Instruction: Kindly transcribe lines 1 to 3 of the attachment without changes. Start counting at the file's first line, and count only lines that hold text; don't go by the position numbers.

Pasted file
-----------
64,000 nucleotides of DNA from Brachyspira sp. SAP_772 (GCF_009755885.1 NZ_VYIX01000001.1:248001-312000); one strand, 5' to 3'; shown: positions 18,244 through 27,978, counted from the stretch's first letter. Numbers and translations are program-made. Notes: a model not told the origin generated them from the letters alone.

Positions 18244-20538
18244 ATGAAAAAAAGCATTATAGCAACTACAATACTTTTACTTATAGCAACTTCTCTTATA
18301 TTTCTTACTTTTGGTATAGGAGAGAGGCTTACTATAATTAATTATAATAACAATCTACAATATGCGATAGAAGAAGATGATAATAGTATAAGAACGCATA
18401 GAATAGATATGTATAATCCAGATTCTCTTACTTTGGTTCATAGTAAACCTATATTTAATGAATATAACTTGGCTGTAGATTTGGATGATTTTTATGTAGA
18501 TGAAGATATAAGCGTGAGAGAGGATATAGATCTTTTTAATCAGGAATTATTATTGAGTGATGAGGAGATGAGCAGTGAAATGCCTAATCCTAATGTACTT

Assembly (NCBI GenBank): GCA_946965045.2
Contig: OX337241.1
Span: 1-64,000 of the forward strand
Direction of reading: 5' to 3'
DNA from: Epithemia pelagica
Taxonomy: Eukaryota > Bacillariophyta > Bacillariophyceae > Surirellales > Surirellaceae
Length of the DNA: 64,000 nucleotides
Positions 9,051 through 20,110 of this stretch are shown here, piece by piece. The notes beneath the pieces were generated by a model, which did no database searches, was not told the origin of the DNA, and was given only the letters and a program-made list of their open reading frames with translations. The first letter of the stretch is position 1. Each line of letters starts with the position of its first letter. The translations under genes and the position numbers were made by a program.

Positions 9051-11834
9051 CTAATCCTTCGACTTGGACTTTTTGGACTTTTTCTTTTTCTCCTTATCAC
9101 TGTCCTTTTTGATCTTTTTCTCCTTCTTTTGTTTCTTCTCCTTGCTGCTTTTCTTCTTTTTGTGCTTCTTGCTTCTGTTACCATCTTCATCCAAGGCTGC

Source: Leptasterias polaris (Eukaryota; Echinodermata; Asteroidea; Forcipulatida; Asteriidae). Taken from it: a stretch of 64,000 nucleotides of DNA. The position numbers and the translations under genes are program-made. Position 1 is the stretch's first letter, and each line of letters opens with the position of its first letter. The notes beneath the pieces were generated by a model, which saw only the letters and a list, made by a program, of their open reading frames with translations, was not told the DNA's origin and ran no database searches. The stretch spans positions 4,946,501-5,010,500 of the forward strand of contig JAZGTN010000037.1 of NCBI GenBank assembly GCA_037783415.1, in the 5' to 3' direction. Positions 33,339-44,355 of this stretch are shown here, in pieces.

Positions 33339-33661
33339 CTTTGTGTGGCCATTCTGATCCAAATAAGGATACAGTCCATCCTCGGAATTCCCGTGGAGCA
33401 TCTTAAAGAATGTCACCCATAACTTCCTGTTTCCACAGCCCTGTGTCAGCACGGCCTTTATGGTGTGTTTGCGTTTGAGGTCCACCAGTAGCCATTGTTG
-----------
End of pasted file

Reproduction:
64,000 nucleotides of DNA from Brachyspira sp. SAP_772 (GCF_009755885.1 NZ_VYIX01000001.1:248001-312000); one strand, 5' to 3'; shown: positions 18,244 through 27,978, counted from the stretch's first letter. Numbers and translations are program-made. Notes: a model not told the origin generated them from the letters alone.

Positions 18244-20538
18244 ATGAAAAAAAGCATTATAGCAACTACAATACTTTTACTTATAGCAACTTCTCTTATA